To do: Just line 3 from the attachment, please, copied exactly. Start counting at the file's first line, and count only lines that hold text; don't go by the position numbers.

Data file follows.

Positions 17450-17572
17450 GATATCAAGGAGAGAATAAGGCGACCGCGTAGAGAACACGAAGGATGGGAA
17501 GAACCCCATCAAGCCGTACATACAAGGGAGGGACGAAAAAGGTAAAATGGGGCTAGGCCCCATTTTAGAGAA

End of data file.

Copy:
17501 GAACCCCATCAAGCCGTACATACAAGGGAGGGACGAAAAAGGTAAAATGGGGCTAGGCCCCATTTTAGAGAA